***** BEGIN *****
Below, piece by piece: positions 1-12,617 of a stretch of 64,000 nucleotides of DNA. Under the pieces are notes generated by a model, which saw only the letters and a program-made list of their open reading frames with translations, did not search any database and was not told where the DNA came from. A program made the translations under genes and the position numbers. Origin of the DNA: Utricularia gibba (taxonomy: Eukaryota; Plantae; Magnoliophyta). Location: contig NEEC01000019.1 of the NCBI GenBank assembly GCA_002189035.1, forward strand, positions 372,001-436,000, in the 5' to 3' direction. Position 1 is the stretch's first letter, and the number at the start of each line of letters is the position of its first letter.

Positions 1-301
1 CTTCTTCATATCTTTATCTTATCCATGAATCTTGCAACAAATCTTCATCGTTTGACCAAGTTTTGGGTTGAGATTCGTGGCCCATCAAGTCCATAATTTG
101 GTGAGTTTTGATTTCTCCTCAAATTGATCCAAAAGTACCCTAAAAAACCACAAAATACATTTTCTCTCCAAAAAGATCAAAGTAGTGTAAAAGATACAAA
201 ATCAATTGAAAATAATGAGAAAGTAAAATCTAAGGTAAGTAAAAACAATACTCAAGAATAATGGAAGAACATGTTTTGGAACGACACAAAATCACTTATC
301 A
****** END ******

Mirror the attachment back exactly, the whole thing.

Below, piece by piece: positions 1-12,617 of a stretch of 64,000 nucleotides of DNA. Under the pieces are notes generated by a model, which saw only the letters and a program-made list of their open reading frames with translations, did not search any database and was not told where the DNA came from. A program made the translations under genes and the position numbers. Origin of the DNA: Utricularia gibba (taxonomy: Eukaryota; Plantae; Magnoliophyta). Location: contig NEEC01000019.1 of the NCBI GenBank assembly GCA_002189035.1, forward strand, positions 372,001-436,000, in the 5' to 3' direction. Position 1 is the stretch's first letter, and the number at the start of each line of letters is the position of its first letter.

Positions 1-301
1 CTTCTTCATATCTTTATCTTATCCATGAATCTTGCAACAAATCTTCATCGTTTGACCAAGTTTTGGGTTGAGATTCGTGGCCCATCAAGTCCATAATTTG
101 GTGAGTTTTGATTTCTCCTCAAATTGATCCAAAAGTACCCTAAAAAACCACAAAATACATTTTCTCTCCAAAAAGATCAAAGTAGTGTAAAAGATACAAA
201 ATCAATTGAAAATAATGAGAAAGTAAAATCTAAGGTAAGTAAAAACAATACTCAAGAATAATGGAAGAACATGTTTTGGAACGACACAAAATCACTTATC
301 A